Scarlino S, et al. Int J Mol Sci 2020.
Although the genetic architecture of amyotrophic lateral sclerosis (ALS) is incompletely understood, recent findings suggest a complex model of inheritance in ALS, which is consistent with a multistep pathogenetic process. Therefore, the aim of our work is to further explore the architecture of ALS using targeted next generation sequencing (NGS) analysis, enriched in motor neuron diseases (MND)-associated genes which are also implicated in axonal hereditary motor neuropathy (HMN), in order to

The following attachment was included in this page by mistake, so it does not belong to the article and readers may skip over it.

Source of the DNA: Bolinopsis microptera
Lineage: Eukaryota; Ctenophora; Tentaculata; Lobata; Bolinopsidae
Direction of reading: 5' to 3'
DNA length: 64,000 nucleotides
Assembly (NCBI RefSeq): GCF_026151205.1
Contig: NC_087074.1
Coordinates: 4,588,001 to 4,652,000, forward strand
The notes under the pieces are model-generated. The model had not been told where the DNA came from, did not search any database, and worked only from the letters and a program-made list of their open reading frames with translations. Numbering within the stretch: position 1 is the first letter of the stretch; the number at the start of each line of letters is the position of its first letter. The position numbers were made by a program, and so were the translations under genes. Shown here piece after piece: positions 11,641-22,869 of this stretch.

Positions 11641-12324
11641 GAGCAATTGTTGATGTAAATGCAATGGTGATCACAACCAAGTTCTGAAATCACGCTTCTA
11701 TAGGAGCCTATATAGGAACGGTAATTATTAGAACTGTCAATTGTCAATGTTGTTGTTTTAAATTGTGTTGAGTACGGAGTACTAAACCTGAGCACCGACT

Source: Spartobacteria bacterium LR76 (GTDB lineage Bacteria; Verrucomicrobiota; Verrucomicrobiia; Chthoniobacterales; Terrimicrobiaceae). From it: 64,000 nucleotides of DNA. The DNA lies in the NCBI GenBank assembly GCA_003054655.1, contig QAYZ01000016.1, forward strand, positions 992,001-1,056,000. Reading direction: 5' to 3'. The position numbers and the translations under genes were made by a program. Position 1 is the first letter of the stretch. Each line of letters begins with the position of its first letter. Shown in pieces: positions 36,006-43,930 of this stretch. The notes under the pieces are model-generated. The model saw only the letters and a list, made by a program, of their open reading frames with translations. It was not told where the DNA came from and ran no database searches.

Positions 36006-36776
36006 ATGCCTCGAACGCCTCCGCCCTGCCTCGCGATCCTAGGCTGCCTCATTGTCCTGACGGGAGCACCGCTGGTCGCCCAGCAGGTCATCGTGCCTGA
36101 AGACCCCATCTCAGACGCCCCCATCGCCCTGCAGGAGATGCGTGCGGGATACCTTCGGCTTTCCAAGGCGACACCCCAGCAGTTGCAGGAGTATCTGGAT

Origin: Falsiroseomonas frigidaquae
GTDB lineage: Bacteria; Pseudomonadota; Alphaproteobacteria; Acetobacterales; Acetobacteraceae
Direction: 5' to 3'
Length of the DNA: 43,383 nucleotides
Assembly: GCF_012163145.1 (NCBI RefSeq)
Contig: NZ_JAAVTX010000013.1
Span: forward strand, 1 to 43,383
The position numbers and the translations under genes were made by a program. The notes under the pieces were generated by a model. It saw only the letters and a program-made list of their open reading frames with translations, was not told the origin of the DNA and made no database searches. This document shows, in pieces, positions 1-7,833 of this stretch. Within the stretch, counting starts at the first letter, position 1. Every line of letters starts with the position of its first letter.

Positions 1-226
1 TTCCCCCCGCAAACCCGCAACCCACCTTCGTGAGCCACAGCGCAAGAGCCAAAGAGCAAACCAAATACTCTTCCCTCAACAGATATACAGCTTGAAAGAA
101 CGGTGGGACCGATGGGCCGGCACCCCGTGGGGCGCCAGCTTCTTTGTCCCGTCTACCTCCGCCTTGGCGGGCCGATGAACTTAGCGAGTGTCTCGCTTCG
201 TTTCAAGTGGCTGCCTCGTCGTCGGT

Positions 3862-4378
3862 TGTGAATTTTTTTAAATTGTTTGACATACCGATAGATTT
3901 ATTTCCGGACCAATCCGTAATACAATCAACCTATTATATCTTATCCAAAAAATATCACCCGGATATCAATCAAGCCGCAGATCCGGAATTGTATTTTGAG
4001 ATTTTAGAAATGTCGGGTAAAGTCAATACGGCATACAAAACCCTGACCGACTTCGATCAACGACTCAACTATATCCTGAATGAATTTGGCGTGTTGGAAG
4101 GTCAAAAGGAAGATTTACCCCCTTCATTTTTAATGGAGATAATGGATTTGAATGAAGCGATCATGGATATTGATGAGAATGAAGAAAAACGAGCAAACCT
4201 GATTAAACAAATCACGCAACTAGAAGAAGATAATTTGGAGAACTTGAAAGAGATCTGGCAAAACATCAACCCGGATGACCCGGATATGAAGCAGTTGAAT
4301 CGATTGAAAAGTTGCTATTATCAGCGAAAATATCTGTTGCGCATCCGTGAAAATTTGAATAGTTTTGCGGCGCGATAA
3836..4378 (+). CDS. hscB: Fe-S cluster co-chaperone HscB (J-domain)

investigate if disease expression, including the progression rate, could be influenced by the combination of multiple rare gene variants. We analyzed 29 genes in an Italian cohort of 83 patients with both familial and sporadic ALS. Overall, we detected 43 rare variants in 17 different genes and found that 43.4% of the ALS patients harbored a variant in at least one of the investigated genes. Of note, 27.9% of the variants were identified in other MND- and HMN-associated genes. Moreover, multiple gene variants were identified in 17% of the patients. The burden of rare variants is associated with reduced survival and with the time to reach King stage 4, i.e., the time to reach the need for percutaneous endoscopic gastrostomy (PEG) positioning or non-invasive mechanical ventilation (NIMV) initiation, independently of known negative prognostic factors. Our data contribute to a better understanding of the molecular basis of ALS supporting the hypothesis that rare variant burden could play a role in the multistep model of disease and could exert a negative prognostic effect. Moreover, we further extend the genetic landscape of ALS to other MND-associated genes traditionally implicated in degenerative diseases of peripheral axons, such as HMN and CMT2.